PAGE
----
Tech giant Adobe hopes that its first global advisory board will enhance its relationship with customers and open up new opportunities.

    Patrick Allaway, chair of the Bank of Queensland and a director of Nine Entertainment and Dexus, recently added another role to his board portfolio — member of the global advisory board of tech giant Adobe. It’s a very different role from the usual governance and oversight responsibilities that come with a seat on a statutory board.

    “There’s no governance and fiduciary responsibility and that’s fantastic,” says Allaway. “It’s so nice to turn up to meetings and not focus on governance, but to focus on the business and the customer — to focus on the customer experience and providing solutions that create better experiences for customers.”

    As its name suggests, the role of the Adobe International Advisory Board is purely consultative. It aims to bring in expertise from the industries that Adobe’s key customers inhabit as well as from different geographic areas. Its seven members are current or former chief executives or chairs from the banking, retail, consumer goods and manufacturing sectors across Asia and Europe.

    While Adobe has expertise in its own domain of technology, the advisory board provides it with the customer perspective and local market knowledge that it lacks, says Allaway.

    “For example, if they’re about to pitch to a financial institution with that proposal [the board provides] some insights in relation to that industry, the key messages and how they should structure the proposal are areas that they need support on.”

    The advisory board also provides introductions and open doors to boardrooms and the C-Suite. “All of the advisory board members have been through major digital transformations in their past and have experience in digital transformation, so it’s helping Adobe support boards and senior executives on that journey and providing insights from those experiences on the journey,” says Allaway. “Those experiences are absolutely gold [in helping] as boards and CEOs and groups go through these digital transformations.”

    Outside perspective

    The advisory board meets once every three months, to discuss strategy and insights around the value proposition that Adobe brings to its customers and how it delivers that. It provides feedback on industry trends in Europe and the Asia Pacific and on what Adobe could be doing differently — reporting to Paul Robson, the head of Adobe’s San Jose, California- headquartered international business and chair of the global advisory board.

    The more active role for members of the board is to interact with the local team, advising and sometimes mentoring them. Allaway talks with Adobe Asia Pacific president Simon Tate about once a week and regularly meets with Adobe ANZ vice president and managing director Suzanne Steele in relation to proposals they are putting together and their customer approach. The role provides a lot more freedom to interact directly with team members and work with them with customers on enunciating the Adobe value proposition, in a way that the separation of the roles of management and traditional boards might not.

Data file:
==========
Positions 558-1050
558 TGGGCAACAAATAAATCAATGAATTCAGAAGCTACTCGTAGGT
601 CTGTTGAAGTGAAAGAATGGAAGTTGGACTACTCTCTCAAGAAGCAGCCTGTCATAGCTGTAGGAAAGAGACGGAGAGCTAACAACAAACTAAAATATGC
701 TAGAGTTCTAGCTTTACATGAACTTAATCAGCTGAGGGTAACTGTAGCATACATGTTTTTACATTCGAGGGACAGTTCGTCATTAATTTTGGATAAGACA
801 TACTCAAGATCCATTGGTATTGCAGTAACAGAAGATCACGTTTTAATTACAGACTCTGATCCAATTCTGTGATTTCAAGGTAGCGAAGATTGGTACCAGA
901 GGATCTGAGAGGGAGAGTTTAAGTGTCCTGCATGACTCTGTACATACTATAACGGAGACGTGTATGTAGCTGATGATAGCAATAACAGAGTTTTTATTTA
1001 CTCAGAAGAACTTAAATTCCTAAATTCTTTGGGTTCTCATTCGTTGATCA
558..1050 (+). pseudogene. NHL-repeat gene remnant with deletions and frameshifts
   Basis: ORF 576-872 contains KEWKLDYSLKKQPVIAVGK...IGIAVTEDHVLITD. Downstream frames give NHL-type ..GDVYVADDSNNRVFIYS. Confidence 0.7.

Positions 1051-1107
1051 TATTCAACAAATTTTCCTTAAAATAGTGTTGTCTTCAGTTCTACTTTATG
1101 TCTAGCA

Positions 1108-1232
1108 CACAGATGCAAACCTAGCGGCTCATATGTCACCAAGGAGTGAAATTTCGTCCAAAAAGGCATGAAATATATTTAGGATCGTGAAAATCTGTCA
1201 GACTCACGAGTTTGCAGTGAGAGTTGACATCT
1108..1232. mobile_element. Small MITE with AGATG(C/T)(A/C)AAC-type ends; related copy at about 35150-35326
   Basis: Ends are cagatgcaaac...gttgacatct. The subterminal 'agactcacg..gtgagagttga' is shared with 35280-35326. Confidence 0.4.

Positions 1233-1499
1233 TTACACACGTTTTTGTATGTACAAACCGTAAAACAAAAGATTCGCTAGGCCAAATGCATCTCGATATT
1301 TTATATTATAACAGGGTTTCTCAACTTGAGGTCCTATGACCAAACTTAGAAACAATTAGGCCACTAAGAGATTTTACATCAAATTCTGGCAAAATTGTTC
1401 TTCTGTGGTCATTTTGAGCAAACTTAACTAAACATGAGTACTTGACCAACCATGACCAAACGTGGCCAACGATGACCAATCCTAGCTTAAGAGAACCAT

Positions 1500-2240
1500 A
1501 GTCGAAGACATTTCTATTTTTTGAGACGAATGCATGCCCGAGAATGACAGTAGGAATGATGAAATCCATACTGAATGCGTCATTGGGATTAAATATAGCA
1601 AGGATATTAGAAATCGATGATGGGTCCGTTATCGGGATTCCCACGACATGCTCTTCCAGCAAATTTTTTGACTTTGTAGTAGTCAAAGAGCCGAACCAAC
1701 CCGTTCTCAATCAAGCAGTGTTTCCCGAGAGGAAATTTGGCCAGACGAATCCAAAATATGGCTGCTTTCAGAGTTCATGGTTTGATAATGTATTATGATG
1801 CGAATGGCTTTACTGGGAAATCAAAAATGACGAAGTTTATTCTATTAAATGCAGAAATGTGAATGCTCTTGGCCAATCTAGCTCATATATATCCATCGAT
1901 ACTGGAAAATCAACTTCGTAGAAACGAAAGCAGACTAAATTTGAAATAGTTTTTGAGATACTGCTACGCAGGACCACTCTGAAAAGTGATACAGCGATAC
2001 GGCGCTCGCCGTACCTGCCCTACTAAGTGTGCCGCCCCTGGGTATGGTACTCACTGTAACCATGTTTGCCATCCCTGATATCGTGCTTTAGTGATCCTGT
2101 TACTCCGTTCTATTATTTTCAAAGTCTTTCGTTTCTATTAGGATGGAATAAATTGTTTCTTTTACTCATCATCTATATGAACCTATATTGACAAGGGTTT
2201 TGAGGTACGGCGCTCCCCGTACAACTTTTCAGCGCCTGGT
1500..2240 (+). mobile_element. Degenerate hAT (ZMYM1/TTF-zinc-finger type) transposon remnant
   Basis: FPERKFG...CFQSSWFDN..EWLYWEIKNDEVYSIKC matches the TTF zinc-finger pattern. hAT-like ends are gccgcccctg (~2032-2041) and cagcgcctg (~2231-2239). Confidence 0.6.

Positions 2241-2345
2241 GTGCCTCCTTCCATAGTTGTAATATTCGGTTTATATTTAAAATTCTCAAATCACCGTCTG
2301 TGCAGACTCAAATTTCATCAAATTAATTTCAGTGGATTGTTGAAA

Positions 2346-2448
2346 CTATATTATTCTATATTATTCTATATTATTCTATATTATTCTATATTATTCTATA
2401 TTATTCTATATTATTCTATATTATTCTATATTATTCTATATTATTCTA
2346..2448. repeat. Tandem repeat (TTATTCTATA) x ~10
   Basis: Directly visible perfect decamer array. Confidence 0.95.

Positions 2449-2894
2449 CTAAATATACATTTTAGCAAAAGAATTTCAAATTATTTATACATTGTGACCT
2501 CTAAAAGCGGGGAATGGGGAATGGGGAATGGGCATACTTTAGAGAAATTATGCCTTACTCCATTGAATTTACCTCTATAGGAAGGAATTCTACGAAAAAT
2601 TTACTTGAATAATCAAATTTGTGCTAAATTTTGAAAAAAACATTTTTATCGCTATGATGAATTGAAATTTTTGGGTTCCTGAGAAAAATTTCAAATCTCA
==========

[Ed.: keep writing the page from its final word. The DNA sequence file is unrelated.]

In fact, there is no crossover of responsibility with the main Adobe board. “We have no authority at all,” says Allaway. “We can’t hold management to account. We don’t appoint and sack the CEO or have any say in the senior leadership team. There’s no oversight role at all.”

    The Nasdaq-listed Adobe has a market capitalisation of about US$320b (November 2021) and earned revenue of US$12.9b in FY20. It is probably best known for its Photoshop digital imaging and Acrobat PDF creating/editing programs, but a central focus for the company now is in providing software to help organisations digitise and improve their customer experience.

    Sydney-based Tate says that while Adobe already had strong brand recognition among Australia’s major corporations, it wants the board to accelerate brand advocacy at the senior and board levels of companies — which he refers to as “the last mile sponsorship”. “What we really needed by way of the advisory board were people who understood digital transformation from a customer’s perspective,” he says. “We certainly understood it from a technology and partnering perspective, but we needed people who understood what digital transformation looked like through the lens of the C-Suite and the boards of banks, manufacturers and retailers. Just having that outside-in perspective has been really interesting, because it’s completely changed our approach and our narrative on where we think we can add value to most of these companies.”

    Customer focus imperative

    The advisory board members are helping to position Adobe among corporate leaders as being central to their growth ambitions as they digitise and focus on customer experience.